Cecile Richards is president of Planned Parenthood Federation of America. I’ve not met her. Perhaps one day I’ll have that opportunity. If given the chance to sit across the table from her, there’s no doubt that we’d have our share of differences. For instance, here are just three of what she views as “a year full of noteworthy achievements” as summarized in Planned Parenthood’s Annual Report to Stakeholders:
- We provided medical services to more than three million people and helped prevent an estimated 621,000 unintended pregnancies in the U.S. alone.
- Our activists and supporters helped convince 11 more states to decline federal abstinence-only funding, bringing the total to 26.
- We helped defeat anti-choice legislation and ballot initiatives across the country, including 33 of the 34 abortion ban bills introduced in state legislatures in 2008.
Cecile beams over the efforts by the Planned Parenthood lawyers who successfully fought off “an assault by the anti-choice forces in Kansas” while also “helping keep anti-choice initiatives off the ballot in Georgia and Missouri.” In an email to supporters, Cecile says, “I love my job . . . I am so proud to be a part of an organization that touches so many lives.”
I cannot fathom how anyone would “love” a job that includes aborting hundreds of thousands of babies in just one year. How can Cecile, and those who support Planned Parenthood, not be grieved that so much innocent blood was shed in the name of “choice” this year? Why do we, as a nation, fail to see that every life is a beautiful choice? Where are the tears?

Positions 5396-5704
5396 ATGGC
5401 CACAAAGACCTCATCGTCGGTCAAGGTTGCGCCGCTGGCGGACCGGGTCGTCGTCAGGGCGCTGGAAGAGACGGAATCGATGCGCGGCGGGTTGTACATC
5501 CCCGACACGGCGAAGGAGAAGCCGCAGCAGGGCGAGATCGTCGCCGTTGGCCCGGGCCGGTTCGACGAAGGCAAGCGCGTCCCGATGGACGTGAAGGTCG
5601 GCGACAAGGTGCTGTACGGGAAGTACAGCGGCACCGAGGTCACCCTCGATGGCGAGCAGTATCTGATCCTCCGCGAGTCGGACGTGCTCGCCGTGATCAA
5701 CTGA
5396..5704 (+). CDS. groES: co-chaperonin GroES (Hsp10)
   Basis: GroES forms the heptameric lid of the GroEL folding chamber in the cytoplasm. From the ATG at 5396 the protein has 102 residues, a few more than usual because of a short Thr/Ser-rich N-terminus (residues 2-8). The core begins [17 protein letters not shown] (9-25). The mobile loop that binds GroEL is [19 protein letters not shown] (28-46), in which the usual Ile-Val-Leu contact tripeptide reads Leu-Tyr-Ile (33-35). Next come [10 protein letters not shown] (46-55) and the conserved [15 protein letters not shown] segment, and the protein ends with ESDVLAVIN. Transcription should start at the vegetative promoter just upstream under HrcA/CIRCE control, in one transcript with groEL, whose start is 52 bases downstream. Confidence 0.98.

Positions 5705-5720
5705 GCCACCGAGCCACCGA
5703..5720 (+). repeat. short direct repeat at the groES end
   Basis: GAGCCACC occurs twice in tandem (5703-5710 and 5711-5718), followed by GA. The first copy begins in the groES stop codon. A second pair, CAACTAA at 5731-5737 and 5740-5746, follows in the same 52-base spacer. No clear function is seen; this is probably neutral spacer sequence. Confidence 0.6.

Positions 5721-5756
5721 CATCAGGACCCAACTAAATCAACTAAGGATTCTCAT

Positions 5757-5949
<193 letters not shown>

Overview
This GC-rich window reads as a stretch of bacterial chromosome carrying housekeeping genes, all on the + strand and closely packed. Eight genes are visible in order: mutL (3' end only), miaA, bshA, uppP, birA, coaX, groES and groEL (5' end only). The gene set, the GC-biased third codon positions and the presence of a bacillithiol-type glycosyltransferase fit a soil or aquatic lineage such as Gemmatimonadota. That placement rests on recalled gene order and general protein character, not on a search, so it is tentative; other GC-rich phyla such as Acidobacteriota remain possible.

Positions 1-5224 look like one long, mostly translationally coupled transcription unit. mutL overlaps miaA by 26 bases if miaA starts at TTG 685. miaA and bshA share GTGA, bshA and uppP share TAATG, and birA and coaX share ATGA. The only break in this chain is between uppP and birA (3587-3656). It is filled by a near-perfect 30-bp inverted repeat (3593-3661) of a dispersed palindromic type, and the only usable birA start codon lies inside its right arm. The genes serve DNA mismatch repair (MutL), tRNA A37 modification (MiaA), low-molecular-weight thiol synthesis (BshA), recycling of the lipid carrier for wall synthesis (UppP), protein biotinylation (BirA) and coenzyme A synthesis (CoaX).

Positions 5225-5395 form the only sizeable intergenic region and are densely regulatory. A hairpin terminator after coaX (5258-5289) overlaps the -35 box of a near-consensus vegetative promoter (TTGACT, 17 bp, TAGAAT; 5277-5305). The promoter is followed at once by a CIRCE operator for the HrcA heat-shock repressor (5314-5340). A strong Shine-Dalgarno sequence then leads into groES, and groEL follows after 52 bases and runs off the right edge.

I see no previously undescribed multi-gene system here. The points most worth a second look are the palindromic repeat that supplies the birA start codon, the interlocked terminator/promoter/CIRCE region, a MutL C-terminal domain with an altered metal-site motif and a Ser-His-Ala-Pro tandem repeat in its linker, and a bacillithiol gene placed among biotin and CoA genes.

The Psalmist wrote, “Children are a gift from the Lord” (Psalms 127:3), which is why my heart aches to think that these pre-born children never had a chance to run, laugh, play, learn, grow, and make their mark on the world. Looking back over the year, Cecile may take delight in their accomplishments which silenced the voices of so many. I, for one, cannot bring myself to enter into her joy.
More than that, as long as I have breath I will remain firmly on the side of protecting life–the life of the pre-born, those who are born with a handicap, those who might not feel they can keep on living, those who are infirmed, those whose body is fighting a losing battle with cancer, HIV/AIDS, or other life-threatening disease, as well as the elderly who are at the end of their life. Can we not do better as a nation, as a community, to say we want to do all we can to create a culture of life for our children?